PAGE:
Cheryl Atkinson, Lorain City Schools superintendent, listens to a speaker at Monday’s board meeting.
LORAIN — Just over a year ago, the Lorain Schools allowed the vacant Lincoln Elementary School to be transformed into a community center set up to honor a teenage girl who was fatally shot by a stray bullet while she was in her living room.
On Monday, the Lorain school board voted to reclaim the building.
The board unanimously approved a resolution to terminate the lease it has with the Coalition for South Lorain so it can demolish the building. A new Whittier Middle School is planned for the site.
The new building is a part of the district’s plan to construct several new buildings using funds from the Ohio School Facilities Commission. After recent discussion about where the buildings would go, the board decided that the site of the former Lincoln Elementary on East 31st Street offered the most adequate space for a new middle school, board member Raul Ramos said.
“We’ve been open and up front with the Lincoln Community Center since the lease was signed,” Ramos said. “When we received approval from the state to continue with the project, everyone knew the demolition of Lincoln was inevitable.”
Ramos said the board will work with the Coalition for South Lorain on a timetable for leaving the building. Demolition likely will not be completed until next year, and a new Whittier building is still a few more years away, school spokesman Dean Schnurr said.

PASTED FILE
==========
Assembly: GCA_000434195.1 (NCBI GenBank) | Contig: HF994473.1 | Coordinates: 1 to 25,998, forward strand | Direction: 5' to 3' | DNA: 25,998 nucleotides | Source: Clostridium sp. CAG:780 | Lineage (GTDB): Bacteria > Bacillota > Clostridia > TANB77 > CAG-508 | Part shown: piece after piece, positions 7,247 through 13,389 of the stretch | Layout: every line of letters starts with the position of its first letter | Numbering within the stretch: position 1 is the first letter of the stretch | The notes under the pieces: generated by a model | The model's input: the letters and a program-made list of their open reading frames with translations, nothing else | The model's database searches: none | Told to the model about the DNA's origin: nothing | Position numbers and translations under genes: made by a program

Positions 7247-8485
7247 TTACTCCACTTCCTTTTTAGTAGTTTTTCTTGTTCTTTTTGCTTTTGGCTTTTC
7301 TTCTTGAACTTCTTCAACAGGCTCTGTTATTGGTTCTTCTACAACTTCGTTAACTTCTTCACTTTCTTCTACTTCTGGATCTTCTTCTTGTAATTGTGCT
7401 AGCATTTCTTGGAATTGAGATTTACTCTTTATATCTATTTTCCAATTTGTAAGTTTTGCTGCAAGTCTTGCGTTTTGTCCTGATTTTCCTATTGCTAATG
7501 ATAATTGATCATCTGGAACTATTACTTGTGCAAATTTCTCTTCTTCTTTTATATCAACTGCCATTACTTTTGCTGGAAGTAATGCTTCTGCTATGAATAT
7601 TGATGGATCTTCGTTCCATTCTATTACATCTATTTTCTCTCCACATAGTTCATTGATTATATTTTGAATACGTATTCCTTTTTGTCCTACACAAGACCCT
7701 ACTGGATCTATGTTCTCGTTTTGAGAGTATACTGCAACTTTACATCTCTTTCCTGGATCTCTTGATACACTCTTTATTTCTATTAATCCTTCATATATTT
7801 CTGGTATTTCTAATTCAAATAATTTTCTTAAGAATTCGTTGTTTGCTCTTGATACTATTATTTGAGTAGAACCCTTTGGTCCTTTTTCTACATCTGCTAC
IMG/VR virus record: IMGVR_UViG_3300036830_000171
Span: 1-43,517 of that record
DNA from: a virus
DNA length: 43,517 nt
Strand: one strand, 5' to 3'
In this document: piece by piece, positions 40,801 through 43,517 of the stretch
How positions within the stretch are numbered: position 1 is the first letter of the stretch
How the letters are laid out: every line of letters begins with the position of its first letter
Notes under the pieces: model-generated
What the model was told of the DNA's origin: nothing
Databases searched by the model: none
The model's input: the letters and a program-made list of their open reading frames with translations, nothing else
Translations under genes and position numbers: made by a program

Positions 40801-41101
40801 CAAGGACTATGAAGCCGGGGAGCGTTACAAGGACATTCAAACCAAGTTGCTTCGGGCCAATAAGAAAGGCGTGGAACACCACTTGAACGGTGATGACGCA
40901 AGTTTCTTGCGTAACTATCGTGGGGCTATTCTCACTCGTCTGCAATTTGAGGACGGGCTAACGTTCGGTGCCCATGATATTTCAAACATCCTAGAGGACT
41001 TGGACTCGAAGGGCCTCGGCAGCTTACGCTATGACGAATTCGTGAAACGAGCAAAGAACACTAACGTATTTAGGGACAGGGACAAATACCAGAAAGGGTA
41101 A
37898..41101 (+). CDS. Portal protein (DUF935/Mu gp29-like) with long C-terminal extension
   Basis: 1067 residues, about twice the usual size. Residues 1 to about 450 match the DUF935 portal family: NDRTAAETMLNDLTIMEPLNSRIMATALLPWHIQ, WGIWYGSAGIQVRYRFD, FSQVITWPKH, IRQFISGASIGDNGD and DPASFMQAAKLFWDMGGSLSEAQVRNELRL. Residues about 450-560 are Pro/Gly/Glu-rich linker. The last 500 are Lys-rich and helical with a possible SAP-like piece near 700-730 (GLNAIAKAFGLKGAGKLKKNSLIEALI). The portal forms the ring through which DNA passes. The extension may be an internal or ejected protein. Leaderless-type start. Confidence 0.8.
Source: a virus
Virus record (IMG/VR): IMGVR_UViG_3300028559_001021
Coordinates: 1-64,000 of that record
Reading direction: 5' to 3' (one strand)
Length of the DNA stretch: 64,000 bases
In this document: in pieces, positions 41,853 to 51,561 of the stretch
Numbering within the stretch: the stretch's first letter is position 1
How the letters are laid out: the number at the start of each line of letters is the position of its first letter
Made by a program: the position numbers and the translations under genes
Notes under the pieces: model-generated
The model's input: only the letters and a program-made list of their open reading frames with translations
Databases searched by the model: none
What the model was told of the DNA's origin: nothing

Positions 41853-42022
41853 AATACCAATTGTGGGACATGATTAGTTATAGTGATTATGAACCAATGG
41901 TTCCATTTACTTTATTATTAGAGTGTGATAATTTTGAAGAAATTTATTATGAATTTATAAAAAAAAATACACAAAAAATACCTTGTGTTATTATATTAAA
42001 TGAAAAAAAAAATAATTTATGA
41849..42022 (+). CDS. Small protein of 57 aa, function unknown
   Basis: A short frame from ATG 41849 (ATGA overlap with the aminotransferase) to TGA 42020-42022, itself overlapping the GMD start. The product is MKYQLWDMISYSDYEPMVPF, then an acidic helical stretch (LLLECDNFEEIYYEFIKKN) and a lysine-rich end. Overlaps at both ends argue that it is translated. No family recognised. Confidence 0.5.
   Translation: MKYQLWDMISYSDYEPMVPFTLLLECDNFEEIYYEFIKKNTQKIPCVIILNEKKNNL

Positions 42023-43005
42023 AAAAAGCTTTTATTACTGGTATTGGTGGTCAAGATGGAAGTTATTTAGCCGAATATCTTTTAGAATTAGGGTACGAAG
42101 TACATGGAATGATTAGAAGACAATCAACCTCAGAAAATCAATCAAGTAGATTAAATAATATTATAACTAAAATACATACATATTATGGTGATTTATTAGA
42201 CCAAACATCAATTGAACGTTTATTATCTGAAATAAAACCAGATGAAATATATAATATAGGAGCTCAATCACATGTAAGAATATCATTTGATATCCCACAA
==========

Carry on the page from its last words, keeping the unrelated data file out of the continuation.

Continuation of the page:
The new Whittier will be similar to the other new middle schools in the district and will be equipped with state-of-the-art technology and enhanced academic facilities, according to a press release.
Lincoln Community Center Director Leon Mason said he found out about the board’s intentions to terminate the lease on Friday and called the move a shock. Violent crime has drastically decreased since the center opened, and Mason said he’s worried that the board did not give him enough time to find a new location.
“I’ll do whatever I have to do to keep this open,” he said.
Mason hopes to begin a grant-writing and fundraising drive to raise nearly $500,000 for a new facility, but he said he’ll need at least six months.
The center has become a place where South Lorain children spend their free time, playing sports or just hanging out. The most important thing, Mason said, is that they are staying off the streets.
The facility has only two full-time employees, both paid for using grants, and the cleaning is done by children who are doing court-ordered community service.
The center was created by several community organizations, including the Lorain Police Department, as a way to stop violence in South Lorain, which erupted with several murders in 2005, including the shooting death of 15-year-old Samarrie Soler.
Contact Adam Wright at 653-6257 or email@example.com.